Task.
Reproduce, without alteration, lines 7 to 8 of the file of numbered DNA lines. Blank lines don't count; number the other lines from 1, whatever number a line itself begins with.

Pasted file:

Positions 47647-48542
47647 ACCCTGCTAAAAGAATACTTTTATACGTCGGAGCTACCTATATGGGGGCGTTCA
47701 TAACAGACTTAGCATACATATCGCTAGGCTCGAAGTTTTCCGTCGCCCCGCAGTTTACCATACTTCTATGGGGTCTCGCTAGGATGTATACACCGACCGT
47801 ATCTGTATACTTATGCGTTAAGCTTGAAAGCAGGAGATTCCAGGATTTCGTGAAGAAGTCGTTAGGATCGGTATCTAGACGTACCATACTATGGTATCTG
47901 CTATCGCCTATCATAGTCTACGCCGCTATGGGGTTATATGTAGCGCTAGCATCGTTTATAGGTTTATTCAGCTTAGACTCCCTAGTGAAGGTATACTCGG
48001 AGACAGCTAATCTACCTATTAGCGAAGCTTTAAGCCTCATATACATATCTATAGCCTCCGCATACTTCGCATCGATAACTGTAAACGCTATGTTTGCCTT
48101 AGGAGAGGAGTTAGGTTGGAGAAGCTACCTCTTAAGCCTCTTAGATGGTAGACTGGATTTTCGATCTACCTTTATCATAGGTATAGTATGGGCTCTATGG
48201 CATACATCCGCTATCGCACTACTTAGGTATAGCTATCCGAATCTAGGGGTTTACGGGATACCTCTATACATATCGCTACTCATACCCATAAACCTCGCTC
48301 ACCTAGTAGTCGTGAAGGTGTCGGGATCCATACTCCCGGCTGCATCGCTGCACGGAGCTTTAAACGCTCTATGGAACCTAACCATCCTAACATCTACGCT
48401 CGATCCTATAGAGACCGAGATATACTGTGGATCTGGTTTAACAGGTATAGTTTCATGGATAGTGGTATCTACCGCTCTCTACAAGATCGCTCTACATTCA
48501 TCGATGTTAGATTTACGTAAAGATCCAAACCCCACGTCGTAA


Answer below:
48101 AGGAGAGGAGTTAGGTTGGAGAAGCTACCTCTTAAGCCTCTTAGATGGTAGACTGGATTTTCGATCTACCTTTATCATAGGTATAGTATGGGCTCTATGG
48201 CATACATCCGCTATCGCACTACTTAGGTATAGCTATCCGAATCTAGGGGTTTACGGGATACCTCTATACATATCGCTACTCATACCCATAAACCTCGCTC